Indeed, Harlem still has one active synagogue, which has received some nice press attention for just that reason, and which I have frequented on many occasions. The Old Broadway Synagogue, located a block east of the intersection of Broadway and 125th Street, is in fact the last remaining synagogue in Harlem and a reminder of a time, as coined in the title of one comprehensive book on the subject, “When Harlem Was Jewish.” The heyday was during the first two decades of the 1900s, and towards the latter part of this period the Jewish population, derived from the many who had emigrated from the Lower East Side, reached as high as 178,000. But as the Jewish migration away from Harlem began and quickly grew, relocating to locales such as the Bronx, Brooklyn, and the Upper West Side just to the south, the synagogues relocated too. Over the short span of nine years, the population dropped to only 5,000 Jews by the year 1930. For Jews, Harlem was over, and the houses of worship were abandoned. As any Tishah B’Av afternoon walk similar to mine will reveal, many former synagogues are now churches, some are empty, and some, whose large buildings are no longer existent, have been replaced by other constructions.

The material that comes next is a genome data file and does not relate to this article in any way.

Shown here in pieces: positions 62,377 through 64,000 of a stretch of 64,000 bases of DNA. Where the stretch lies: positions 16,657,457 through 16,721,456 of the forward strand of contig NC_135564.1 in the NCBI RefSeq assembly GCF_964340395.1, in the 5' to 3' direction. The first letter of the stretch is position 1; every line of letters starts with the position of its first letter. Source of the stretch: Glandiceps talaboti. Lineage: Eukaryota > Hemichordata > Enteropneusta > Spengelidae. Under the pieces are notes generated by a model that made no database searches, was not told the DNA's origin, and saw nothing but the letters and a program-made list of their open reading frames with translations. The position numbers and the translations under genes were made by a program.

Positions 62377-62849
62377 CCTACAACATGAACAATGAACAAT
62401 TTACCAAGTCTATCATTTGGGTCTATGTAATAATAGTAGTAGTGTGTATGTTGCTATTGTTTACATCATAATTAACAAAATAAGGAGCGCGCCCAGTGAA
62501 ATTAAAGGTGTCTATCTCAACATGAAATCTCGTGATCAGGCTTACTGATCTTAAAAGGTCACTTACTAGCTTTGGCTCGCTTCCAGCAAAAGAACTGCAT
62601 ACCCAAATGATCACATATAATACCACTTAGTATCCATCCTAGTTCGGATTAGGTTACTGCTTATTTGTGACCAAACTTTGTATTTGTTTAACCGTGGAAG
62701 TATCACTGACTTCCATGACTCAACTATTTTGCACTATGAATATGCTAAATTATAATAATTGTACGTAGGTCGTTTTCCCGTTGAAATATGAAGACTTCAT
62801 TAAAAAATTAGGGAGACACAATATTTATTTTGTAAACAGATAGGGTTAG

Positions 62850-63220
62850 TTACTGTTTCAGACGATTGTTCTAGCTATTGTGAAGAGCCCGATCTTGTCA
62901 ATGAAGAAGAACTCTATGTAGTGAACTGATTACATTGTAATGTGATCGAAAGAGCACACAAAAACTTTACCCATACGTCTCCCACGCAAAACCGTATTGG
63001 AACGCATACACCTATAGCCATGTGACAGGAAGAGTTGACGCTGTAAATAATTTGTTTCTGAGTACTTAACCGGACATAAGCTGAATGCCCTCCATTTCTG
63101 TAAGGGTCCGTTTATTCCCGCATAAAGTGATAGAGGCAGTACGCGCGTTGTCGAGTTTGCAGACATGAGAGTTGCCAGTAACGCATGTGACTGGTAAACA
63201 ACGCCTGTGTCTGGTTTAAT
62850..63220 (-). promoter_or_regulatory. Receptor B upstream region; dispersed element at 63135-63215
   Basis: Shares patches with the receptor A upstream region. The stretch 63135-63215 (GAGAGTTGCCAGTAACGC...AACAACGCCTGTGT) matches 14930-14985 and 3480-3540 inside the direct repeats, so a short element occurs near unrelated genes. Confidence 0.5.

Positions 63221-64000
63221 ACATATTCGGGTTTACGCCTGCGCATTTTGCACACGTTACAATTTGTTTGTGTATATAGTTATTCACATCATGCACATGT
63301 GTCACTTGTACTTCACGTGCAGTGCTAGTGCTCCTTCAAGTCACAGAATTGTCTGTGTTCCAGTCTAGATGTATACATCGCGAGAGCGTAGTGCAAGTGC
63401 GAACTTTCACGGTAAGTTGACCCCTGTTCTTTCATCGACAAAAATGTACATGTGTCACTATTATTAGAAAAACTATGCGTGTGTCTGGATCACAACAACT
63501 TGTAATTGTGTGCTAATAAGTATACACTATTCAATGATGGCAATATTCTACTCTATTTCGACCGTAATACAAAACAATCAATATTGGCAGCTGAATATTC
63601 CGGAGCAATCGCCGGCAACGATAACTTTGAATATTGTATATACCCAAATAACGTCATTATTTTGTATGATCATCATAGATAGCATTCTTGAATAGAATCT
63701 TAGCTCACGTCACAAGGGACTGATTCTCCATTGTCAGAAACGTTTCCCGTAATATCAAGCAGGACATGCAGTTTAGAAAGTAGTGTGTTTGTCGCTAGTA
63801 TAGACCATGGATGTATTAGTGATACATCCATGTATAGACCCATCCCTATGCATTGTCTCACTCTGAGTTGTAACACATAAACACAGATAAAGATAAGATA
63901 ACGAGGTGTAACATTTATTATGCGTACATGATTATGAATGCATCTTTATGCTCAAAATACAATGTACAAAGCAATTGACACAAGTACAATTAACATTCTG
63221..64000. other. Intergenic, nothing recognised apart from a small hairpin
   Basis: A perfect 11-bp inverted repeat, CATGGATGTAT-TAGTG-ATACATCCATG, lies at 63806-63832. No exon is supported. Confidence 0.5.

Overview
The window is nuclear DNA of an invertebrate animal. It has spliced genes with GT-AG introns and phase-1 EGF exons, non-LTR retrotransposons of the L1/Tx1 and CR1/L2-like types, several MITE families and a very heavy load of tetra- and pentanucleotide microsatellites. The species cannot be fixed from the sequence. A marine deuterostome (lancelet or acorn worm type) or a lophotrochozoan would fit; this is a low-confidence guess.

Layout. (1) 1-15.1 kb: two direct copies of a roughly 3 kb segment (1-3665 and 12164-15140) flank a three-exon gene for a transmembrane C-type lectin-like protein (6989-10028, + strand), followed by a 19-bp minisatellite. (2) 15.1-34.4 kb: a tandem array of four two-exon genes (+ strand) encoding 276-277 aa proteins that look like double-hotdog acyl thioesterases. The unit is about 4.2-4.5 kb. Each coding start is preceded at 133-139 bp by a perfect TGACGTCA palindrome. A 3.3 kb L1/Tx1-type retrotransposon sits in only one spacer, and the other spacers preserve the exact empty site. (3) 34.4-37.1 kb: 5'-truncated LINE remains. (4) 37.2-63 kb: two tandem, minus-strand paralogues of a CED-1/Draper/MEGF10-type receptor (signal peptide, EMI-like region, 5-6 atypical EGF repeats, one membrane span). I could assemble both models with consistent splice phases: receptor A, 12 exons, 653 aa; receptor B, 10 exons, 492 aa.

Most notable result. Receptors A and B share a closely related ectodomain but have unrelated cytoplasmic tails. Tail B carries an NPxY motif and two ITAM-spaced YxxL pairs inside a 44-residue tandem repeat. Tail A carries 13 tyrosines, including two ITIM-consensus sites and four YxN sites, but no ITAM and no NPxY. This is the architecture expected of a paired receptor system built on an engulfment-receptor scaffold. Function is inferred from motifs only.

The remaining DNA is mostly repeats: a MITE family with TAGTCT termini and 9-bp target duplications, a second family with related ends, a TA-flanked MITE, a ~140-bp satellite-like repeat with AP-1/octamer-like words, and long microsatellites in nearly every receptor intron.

Visiting the places where synagogues once stood, where Jewish communities once thrived, can be one way of internalizing the meaning of Tishah B’Av, especially if the structures—their exterior architecture and Hebrew inscriptions—still remain visible but the life within them does not. Each of our synagogues in all the generations has been a “mikdash me’at,” a smaller version, a model of sorts of the Temples that stood once in Jerusalem. Tishah B’Av mourns the destruction of the Temples, and as the Talmud says, it is “a day of crying for the generations” that also laments the other calamities and trials of Jewish history. The Temple functioned then as a concrete sign of G‑d’s presence, of His relationship with the Jewish people, and its destruction continues to suggest His absence, even as we’ve grown well accustomed to the long exile.